Last month’s surgery is the one that is causing the scratchy feeling inside my skin.  That freak-out, melt-down, screaming, cursing, throwing things, hissy fit that is trying to get through my skin.  Believe it or not it was a very minor surgery, all things considered.  It’s not like it was another open heart surgery, although I did find out last October that he has not only the original leak from the previous surgery, but now a brand new leak in another part of the heart and will be needed another heart surgery,  sometime in the hopefully distant future.  And it’s not another dental surgery, although he does have a major dental surgery tentatively scheduled for Spring Break, which promises to be very unpleasant and painful according to his dental surgeon.  And it’s not another gut wrenching gastrointestinal surgery, but he is supposed to have another one of those this summer.  No, none of those biggies.  This surgery was to put tubes in his ear drums, for the 8th time, and to remove some large globs of scar tissue from his ear canal.  All in all, very minor stuff and the surgery went well.  So here’s the kicker- the surgery was to correct some pretty moderate to severe hearing loss that had become evident in the last several months.  If I stood directly behind James and spoke to him, he didn’t even turn around.  I had to get in front of him and speak so that he could see my mouth before he could understand me.  His audiologist reported that she believed removing the scar tissue and putting another set of tubes in would improve his hearing significantly.  So we scheduled and surgeried again.  (I know that’s not a word, but I’m a woman on the edge here, so let’s agree that it should be a word, especially in my circle of Special Needs Mamas)  He had quite a bit of bleeding and discharge after his surgery, but when cutting out so much gunk, who wouldn’t bleed?  Then it got infected while we were 9 hours away, visiting my parents for Christmas.  In all this time, his hearing never appeared to improve.  In fact, it became much worse.  Now I not only have to make face to face contact with him when talking, but I have to shout as well.  I’m essentially shouting into his face.  I just have to throw the BS flag here.  How is this fair?????  Really.  No, Really.  Is it not enough that he was born with a significant cognitive disability?  Is it not enough that he is also obviously physically different from his peers?  Is it not enough that he has serious social challenges to being accepted by society and just simply fitting in?  Is it not enough that his peers don’t come over for sleep overs, that he rarely gets invited to parties, that his best friend is his mom?  Is it not enough that he has horrible, life altering colitis, which has no cure and no successful treatment?   Well let’s add in 18 surgeries in 14 years.  Is that enough?  Apparently not.  Because now he is losing his hearing and I’m quite sure that it still won’t be enough.  It’s not fair that my baby has to suffer so much.  So the whole unfairness of it all is clawing relentlessly at my sanity saving thick skin.  I know it coming.  I know that any time now, running to the closet for a little cry won’t be enough.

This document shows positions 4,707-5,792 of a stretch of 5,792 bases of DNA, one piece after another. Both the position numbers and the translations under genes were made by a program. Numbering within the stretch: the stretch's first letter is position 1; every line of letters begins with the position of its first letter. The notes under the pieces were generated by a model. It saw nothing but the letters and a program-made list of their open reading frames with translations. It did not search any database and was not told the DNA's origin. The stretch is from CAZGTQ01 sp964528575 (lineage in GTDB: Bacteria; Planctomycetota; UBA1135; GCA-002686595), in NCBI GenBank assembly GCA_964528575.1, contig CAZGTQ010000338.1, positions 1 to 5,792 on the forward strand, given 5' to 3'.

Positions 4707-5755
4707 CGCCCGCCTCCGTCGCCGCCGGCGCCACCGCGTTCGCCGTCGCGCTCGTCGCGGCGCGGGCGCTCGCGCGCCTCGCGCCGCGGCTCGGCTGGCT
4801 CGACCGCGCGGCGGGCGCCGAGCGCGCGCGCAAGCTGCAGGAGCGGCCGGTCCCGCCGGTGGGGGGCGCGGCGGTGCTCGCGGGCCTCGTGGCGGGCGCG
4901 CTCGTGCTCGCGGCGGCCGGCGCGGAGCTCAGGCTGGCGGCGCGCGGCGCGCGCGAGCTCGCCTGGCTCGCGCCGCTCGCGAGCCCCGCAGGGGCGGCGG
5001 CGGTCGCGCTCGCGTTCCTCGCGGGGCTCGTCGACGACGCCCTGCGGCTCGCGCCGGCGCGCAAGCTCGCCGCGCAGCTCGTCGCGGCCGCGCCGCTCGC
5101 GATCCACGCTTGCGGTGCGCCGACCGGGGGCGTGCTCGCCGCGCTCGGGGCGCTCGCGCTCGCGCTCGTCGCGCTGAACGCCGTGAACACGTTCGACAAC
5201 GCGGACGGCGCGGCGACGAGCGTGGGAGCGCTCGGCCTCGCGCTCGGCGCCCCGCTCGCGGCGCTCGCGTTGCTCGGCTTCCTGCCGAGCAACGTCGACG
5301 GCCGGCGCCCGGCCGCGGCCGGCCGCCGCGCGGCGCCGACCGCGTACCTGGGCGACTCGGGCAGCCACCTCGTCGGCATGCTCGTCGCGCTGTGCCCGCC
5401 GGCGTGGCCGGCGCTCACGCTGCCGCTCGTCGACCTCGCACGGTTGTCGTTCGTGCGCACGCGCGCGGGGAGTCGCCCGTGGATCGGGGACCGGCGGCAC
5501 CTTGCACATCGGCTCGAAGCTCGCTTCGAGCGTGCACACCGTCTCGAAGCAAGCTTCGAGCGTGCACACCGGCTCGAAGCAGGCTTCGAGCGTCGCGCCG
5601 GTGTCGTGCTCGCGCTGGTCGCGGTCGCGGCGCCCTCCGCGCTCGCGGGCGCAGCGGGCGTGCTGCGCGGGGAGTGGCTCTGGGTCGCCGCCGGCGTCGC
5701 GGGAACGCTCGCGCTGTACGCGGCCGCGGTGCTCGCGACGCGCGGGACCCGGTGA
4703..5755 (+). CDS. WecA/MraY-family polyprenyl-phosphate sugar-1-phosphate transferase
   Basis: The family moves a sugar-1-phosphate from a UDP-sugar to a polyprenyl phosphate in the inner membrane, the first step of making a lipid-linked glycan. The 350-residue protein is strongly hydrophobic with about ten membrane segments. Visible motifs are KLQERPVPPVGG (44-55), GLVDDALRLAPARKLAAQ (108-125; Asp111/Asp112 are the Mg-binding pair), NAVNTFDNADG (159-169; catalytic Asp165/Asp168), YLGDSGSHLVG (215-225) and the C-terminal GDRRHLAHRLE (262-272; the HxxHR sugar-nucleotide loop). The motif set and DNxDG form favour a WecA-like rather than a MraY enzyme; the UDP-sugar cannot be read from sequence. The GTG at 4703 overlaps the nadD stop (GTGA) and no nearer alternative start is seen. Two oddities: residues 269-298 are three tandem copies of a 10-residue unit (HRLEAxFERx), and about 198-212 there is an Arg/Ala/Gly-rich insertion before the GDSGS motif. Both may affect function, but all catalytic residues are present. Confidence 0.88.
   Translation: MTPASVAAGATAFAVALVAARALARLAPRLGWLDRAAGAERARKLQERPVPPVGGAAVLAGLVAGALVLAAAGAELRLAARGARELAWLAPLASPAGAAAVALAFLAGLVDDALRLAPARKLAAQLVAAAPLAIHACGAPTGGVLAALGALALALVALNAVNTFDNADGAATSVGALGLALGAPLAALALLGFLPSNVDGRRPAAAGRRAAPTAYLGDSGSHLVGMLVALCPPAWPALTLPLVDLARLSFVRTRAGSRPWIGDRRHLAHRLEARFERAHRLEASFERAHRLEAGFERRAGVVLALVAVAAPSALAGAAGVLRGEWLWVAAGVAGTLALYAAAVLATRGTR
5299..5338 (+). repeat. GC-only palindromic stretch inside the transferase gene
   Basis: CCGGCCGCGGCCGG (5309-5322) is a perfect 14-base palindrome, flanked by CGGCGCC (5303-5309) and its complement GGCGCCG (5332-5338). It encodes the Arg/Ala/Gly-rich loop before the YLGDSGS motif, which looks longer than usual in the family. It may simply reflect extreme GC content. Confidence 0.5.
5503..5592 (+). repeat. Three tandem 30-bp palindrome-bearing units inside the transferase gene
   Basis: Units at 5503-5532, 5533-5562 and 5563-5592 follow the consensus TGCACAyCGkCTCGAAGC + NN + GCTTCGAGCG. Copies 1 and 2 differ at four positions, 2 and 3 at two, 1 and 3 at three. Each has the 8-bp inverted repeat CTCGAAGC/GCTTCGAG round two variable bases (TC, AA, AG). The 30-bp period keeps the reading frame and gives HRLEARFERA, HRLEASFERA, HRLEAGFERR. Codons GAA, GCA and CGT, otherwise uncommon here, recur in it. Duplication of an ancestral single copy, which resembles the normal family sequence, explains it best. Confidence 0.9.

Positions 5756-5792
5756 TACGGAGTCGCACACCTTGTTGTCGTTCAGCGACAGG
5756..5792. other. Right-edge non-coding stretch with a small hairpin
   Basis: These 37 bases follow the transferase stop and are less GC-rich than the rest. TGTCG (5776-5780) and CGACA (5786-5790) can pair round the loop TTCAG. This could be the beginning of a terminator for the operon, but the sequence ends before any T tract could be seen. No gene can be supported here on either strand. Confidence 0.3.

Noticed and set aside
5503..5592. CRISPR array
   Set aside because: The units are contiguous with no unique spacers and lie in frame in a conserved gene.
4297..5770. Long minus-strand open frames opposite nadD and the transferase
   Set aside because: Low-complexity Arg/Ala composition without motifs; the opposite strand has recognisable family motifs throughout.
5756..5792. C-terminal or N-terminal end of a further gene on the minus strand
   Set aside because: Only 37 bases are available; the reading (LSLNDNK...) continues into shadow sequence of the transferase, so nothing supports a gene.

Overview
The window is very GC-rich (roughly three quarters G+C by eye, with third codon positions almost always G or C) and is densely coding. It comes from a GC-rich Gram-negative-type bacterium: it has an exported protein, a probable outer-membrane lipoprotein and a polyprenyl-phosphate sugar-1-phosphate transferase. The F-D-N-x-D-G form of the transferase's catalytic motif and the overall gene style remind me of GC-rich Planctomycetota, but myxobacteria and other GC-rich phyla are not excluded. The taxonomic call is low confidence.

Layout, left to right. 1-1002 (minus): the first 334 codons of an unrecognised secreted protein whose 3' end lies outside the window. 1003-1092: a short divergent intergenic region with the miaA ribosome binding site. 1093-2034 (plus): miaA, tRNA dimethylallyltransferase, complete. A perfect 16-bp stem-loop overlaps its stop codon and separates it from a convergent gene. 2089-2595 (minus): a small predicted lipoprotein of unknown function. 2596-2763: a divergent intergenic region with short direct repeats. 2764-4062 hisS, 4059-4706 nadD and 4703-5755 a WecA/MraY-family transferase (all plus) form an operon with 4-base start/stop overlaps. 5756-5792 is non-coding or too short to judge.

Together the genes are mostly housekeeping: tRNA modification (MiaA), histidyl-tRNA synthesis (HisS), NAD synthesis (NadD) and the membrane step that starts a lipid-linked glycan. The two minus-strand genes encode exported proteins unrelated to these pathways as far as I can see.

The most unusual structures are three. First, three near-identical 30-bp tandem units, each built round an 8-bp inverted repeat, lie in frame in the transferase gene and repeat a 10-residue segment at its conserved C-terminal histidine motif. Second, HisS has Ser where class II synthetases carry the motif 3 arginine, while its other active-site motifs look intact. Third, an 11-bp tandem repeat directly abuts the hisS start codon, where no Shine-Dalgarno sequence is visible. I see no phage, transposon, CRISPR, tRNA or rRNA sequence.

No, I’ll have a major meltdown soon that will make Britney Spears’ head shaving frenzy look like a toddler crying for her teddy bear.  It’s happened before, many times.  Fortunately only once in public, in the parking garage at UCLA Medical Center at 5:30 in the morning on January 10, 2001, and the only witnesses were relatives whom are all afraid to mentally relive it.  I know it’s coming.  Once I may or may not have went to the dollar store and bought $30 worth of ugly glass and ceramic figurines and dishes.  I then, may or may not have, come home, went into the backyard while all the kids were at school and smashed them all with one of the kid’s little tee-ball bats.  I may have felt better.  Then I may have had to clean it up.   

I hope that I won’t shave my head though.  I’m not one of those people who would look beautiful bald. No, I would look like a dude if I were bald.  An ugly dude.